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"Accessible and informative, this volume is for all who are seriously interested in the study of women in film."

"With meticulous scholarship and fluid writing, Mahar tells the story of this golden era of female filmmaking... Women Filmmakers in Early Hollywood is not to be missed."

"Mahar views the business of making movies from the inside-out, focusing on questions about changing industrial models and work conventions. At her best, she shows how the industry's shifting business history impacted women's opportunities, recasting current understanding about the American film industry's development."

"A scrupulously researched and argued analysis of how and why women made great professional and artistic gains in the U.S. film industry from 1906 to the mid-1920s and why they lost most of that ground until the late twentieth century."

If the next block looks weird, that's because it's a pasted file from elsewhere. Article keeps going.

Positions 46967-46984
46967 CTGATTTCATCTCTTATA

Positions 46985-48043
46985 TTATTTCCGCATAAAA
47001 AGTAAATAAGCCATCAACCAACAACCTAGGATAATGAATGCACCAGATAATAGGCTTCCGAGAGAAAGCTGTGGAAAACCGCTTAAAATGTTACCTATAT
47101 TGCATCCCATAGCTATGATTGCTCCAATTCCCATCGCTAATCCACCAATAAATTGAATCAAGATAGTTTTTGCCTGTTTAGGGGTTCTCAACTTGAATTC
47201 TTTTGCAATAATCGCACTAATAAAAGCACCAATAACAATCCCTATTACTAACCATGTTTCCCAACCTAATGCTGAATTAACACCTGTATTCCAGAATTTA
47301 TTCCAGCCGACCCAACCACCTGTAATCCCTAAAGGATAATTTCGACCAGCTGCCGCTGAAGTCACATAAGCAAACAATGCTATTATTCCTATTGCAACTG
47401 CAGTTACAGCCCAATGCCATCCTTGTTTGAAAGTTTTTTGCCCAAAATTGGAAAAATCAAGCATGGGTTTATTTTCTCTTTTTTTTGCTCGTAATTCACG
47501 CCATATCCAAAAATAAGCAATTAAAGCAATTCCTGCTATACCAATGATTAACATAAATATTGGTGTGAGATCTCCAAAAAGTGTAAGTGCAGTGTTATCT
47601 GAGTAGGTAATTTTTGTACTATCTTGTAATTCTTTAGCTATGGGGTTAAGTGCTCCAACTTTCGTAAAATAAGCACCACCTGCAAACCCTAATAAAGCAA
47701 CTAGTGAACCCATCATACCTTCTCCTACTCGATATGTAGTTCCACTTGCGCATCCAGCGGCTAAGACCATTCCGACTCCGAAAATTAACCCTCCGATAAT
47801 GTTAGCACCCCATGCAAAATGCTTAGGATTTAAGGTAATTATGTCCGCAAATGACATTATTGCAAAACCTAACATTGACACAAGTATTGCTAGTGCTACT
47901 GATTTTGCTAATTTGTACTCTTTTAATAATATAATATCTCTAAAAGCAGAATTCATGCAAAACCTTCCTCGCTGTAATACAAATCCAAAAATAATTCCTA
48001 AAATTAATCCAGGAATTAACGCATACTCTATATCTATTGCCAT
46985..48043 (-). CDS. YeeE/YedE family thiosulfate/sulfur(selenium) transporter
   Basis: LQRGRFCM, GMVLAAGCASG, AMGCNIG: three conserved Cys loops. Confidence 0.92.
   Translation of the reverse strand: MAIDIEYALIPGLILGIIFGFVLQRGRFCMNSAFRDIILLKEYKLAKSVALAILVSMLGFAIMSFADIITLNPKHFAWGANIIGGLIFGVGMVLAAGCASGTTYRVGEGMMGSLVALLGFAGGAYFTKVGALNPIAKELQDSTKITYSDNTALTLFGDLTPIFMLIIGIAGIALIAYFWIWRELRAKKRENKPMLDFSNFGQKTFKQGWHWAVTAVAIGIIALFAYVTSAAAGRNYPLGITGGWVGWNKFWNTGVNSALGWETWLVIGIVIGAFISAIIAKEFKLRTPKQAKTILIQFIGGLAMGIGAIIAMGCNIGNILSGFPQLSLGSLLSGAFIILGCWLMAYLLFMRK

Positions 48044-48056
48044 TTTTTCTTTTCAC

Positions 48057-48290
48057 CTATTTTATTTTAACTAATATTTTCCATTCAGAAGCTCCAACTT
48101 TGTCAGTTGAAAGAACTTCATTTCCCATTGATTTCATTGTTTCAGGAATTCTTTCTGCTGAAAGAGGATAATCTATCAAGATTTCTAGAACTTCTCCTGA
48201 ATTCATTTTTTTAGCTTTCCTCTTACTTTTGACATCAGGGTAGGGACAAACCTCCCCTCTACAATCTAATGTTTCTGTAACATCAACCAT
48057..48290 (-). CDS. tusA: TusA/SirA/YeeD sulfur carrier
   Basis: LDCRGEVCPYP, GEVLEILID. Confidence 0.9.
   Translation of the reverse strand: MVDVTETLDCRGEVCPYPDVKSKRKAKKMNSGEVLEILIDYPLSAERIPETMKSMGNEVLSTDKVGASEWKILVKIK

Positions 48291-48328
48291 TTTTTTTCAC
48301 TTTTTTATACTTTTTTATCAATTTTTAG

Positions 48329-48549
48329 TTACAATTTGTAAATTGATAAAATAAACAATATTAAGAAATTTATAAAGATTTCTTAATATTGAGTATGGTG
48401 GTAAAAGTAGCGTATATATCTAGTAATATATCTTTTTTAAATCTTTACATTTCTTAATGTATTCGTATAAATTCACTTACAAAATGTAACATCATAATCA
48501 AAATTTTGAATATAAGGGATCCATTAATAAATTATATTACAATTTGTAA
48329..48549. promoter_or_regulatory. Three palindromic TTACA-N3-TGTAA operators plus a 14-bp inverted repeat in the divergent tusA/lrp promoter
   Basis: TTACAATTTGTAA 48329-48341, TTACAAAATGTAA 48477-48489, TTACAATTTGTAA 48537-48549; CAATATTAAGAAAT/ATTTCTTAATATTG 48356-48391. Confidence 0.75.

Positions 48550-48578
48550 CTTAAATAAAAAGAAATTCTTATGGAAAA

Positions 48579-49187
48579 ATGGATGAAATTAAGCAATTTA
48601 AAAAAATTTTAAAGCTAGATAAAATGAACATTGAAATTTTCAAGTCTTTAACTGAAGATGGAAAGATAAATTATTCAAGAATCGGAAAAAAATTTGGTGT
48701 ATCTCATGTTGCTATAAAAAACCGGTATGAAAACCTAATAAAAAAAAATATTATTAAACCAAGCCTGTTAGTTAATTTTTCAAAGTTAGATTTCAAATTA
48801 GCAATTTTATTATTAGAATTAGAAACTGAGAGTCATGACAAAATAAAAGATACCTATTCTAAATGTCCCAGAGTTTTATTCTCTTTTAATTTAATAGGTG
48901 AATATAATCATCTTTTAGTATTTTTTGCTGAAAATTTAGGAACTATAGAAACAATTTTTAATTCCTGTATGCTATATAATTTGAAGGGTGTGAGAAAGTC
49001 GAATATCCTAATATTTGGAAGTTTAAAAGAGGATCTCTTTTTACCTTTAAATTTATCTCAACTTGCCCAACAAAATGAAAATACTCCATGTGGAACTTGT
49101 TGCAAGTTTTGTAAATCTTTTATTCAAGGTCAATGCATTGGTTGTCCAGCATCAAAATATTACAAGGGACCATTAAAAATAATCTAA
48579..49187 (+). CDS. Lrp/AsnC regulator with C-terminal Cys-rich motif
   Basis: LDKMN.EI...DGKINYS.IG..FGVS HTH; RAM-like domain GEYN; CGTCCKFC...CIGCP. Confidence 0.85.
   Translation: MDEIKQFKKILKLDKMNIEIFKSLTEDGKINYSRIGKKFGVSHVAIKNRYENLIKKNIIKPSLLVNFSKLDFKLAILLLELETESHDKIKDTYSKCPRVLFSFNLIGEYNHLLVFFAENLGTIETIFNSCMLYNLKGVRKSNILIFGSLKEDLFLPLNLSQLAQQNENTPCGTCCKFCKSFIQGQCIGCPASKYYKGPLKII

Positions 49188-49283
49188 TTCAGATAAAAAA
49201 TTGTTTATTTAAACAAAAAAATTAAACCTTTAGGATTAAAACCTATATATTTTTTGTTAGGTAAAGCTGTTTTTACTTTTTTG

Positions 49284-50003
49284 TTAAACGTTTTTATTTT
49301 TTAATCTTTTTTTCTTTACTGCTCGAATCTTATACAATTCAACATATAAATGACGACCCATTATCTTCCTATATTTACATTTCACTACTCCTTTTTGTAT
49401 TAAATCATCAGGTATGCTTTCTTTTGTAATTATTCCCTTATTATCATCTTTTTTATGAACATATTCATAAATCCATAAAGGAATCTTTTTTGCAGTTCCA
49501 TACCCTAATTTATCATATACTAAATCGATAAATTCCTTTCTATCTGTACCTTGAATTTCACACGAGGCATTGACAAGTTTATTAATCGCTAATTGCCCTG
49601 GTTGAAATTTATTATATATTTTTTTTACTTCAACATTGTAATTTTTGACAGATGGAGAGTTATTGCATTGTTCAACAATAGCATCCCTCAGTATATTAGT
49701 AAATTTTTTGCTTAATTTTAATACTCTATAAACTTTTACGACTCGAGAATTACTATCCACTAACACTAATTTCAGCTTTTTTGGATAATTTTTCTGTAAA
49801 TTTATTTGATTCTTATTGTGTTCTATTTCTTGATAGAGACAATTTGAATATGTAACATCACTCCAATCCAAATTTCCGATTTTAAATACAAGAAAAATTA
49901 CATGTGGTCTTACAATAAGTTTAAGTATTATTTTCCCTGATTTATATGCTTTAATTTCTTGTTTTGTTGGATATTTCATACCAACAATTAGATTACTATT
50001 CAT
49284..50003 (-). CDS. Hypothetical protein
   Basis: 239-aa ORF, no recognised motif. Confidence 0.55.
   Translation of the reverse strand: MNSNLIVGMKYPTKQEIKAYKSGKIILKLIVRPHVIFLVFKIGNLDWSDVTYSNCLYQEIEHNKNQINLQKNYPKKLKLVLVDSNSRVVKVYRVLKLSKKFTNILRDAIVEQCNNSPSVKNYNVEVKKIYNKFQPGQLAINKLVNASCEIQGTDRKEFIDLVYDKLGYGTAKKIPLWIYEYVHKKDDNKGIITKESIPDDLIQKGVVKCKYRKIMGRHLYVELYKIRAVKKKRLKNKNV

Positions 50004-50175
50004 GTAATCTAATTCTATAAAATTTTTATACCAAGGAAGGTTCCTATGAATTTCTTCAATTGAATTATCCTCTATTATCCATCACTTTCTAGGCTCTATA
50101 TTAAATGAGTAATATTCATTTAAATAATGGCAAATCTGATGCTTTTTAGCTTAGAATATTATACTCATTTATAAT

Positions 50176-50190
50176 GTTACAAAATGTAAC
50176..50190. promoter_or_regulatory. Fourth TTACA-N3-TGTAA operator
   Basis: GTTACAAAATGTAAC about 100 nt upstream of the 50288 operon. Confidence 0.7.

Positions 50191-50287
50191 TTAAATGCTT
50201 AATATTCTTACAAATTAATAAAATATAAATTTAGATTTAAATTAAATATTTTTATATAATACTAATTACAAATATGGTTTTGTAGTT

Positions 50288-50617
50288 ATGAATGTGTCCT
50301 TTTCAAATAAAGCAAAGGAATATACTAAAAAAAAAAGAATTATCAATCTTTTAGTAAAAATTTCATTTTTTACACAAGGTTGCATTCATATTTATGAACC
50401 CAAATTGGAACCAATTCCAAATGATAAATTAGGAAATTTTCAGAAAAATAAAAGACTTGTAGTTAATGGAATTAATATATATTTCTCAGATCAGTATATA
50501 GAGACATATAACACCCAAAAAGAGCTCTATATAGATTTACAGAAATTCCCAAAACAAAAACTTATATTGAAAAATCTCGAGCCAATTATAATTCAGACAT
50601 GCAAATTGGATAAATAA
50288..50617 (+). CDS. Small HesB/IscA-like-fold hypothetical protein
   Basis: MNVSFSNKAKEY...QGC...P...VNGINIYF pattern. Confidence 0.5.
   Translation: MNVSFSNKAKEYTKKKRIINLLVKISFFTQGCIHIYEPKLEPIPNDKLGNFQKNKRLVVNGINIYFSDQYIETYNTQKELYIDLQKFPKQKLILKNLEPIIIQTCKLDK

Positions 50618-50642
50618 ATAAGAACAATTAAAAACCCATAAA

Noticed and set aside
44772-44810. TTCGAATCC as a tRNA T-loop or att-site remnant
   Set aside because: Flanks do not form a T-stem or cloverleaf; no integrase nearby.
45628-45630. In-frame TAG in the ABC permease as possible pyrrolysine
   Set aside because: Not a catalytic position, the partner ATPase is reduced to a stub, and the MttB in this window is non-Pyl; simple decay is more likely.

"Women Filmmakers in Early Hollywood offers convincing evidence of how economic forces shaped women’s access to film production and presents a complex and engaging story of the women who took advantage of those opportunities."

"A fascinating entry into the formative years of the American film industry and how its doors opened and then closed on women directors."

"Adds significantly to the growing field of feminist film studies."

"Women Filmmakers in Early Hollywood differs from most recent work on the topic... The general idea here is one of several bold suggestions that merit (and will hopefully spark) serious consideration and further investigation."